Principal works

  • 1821 — Statement of the Question of Parliamentary Reform
  • 1822 — Analysis of the Influence of Natural Religion On the Temporal Happiness, of Mankind (From Jeremy Bentham's notes)[10]
  • 1831 — Essentials of Parliamentary Reform[11]
  • 1831 — Speech of George Grote, Esq. M.P., delivered April 25th, 1833, in the House of Commons, on moving for the introduction of the vote by ballot at elections
  • 1846–1856 — A History of Greece; from the Earliest Period to the Close of the Generation Contemporary with Alexander the Great (12 vols.)[12]
  • 1847 — Seven Letters on the Recent Politics of Switzerland
  • 1859 — Life, Teachings, and Death of Socrates. From Grote's History of Greece[13]
  • 1860 — Plato's Doctrine Respecting the Rotation of the Earth, and Aristotle's Comment upon that Doctrine.
  • 1865 — Plato, and the Other Companions of Sokrates (4 vols.)[14][15]
  • 1868 — Review of the Work of Mr. John Stuart Mill Entitled 'Examination of Sir William Hamilton's Philosophy'[16]
  • 1872 — Poems, 1815-1823
  • 1872 — Aristotle (ed. by Alexander Bain and George Croom Robertson)[17][18][19]
  • 1873 — The Minor Works of George Grote[20]
  • 1876 — Fragments on Ethical Subjects, a Selection from his Posthumous Papers[21]


Grote Street, a principal business strip in the city of Adelaide, South Australia was named for him.[22]


  1. "George Grote," The Quarterly Review, Vol. 135, 1873, p. 101.
  2.  George Croom Robertson (1890). [ "Grote, Arthur" ] Check |ws link in chapter= value (help). In Stephen, Leslie; Lee, Sidney (eds.). Dictionary of National Biography. 23. London: Smith, Elder & Co.<templatestyles src="Module:Citation/CS1/styles.css"></templatestyles>
  3. Grote, Harriet (1873). The Personal Life of George Grote. London: John Murray.
  4. "The Terriss Tragedy", in New York Dramatic Mirror, 21 December 1897
  5.  George Croom Robertson (1890). [ "Grote, George" ] Check |ws link in chapter= value (help). In Stephen, Leslie; Lee, Sidney (eds.). Dictionary of National Biography. 23. London: Smith, Elder & Co.<templatestyles src="Module:Citation/CS1/styles.css"></templatestyles>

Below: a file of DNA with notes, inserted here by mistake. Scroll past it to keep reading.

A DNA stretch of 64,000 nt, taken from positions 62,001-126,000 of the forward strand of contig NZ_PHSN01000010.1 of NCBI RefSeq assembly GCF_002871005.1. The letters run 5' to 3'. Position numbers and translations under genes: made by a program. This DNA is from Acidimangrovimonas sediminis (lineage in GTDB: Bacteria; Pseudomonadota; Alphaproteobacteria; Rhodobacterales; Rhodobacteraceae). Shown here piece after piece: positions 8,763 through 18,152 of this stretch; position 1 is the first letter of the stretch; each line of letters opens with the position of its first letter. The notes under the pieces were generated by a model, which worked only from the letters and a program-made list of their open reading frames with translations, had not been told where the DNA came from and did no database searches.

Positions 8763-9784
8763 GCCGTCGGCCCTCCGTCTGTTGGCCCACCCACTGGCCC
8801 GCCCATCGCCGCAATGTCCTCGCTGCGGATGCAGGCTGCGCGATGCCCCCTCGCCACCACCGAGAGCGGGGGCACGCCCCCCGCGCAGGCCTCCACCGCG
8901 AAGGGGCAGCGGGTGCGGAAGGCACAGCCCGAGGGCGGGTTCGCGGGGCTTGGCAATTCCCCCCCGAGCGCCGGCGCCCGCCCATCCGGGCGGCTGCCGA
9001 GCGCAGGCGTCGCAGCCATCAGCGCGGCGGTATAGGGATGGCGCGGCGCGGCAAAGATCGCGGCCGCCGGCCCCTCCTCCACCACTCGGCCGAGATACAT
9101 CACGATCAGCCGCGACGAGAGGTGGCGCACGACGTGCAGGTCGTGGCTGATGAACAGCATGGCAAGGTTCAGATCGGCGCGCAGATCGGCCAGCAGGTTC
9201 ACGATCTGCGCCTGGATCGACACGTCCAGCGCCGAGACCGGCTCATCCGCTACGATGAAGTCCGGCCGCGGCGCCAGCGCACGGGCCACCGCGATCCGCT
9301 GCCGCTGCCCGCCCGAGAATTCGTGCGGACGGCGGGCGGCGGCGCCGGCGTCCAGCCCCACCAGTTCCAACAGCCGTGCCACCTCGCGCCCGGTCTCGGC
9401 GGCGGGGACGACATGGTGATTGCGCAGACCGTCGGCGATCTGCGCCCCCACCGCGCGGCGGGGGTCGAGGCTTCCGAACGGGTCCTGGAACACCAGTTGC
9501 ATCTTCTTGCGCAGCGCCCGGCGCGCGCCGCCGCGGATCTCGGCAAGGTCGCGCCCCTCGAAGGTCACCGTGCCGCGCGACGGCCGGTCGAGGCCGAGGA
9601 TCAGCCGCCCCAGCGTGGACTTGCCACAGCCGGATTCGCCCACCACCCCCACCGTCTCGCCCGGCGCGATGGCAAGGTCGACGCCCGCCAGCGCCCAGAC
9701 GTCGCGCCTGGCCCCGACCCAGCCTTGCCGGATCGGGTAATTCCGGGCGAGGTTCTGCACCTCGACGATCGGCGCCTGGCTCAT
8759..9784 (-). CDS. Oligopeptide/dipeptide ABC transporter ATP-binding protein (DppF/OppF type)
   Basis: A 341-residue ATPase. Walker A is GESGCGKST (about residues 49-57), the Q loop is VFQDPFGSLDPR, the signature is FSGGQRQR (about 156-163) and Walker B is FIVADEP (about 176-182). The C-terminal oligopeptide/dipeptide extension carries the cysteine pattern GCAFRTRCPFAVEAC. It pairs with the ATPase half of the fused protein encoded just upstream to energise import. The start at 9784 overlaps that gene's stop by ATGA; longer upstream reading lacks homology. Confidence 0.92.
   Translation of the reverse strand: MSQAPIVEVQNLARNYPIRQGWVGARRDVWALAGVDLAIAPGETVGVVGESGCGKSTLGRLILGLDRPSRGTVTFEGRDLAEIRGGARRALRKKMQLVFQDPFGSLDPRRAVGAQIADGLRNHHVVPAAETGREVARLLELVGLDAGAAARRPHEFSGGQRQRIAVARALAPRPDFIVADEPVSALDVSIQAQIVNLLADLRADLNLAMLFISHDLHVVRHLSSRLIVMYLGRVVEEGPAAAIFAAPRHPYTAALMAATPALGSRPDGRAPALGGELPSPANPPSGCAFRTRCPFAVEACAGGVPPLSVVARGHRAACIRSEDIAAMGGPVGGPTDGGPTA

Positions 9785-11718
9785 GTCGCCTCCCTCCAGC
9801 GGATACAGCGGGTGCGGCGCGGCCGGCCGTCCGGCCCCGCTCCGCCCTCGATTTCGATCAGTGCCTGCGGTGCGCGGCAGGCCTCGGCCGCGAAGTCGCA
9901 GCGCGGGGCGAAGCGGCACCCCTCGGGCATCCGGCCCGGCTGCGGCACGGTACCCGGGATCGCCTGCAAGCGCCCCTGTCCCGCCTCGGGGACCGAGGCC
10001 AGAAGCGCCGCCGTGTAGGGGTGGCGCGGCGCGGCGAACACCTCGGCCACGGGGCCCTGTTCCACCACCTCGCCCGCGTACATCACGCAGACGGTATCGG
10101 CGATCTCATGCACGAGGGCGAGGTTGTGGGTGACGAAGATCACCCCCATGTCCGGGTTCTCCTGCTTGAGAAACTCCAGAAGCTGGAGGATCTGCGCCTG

6. Kinzer, Bruce (2004). "George Grote, the Philosophical Radical and Politician." In: Brill's Companion to George Grote and the Classical Tradition. London: Brill, pp. 16–45.
  7. M. Schofield, "Plato", in E. Craig (ed.), Routledge Encyclopedia of Philosophy, Routledge 1998/2002, retrieved 14 Sept 2008, from
  8. "George Grote Plaque". English Heritage. Retrieved 24 November 2013.<templatestyles src="Module:Citation/CS1/styles.css"></templatestyles>
  9. Charles Darwin remembered that he was pleased by the simplicity and absence of all pretension in Grote's manners. See Barlow, Nora ed. (1958). The Autobiography of Charles Darwin 1809-1882. London: Collins, p. 111.
  12. "Grote on Alexander the Great," The National Review, Vol. III, 1856, pp. 50–80.
  15. Lewes, George Henry (1865). "Mr. Grote's Plato," The Fortnightly Review, Vol. II, pp. 169–183.
  17. volume 1
  18. volume 2
  19. Mill, J.S. (1873). "Grote's Aristotle". The Fortnightly Review. XIX: 27–50.CS1 maint: ref=harv (link)<templatestyles src="Module:Citation/CS1/styles.css"></templatestyles>
  22. "The Founding of South Australia". The Advertiser. Adelaide: National Library of Australia. 28 December 1928. p. 11. Retrieved 3 June 2015.<templatestyles src="Module:Citation/CS1/styles.css"></templatestyles>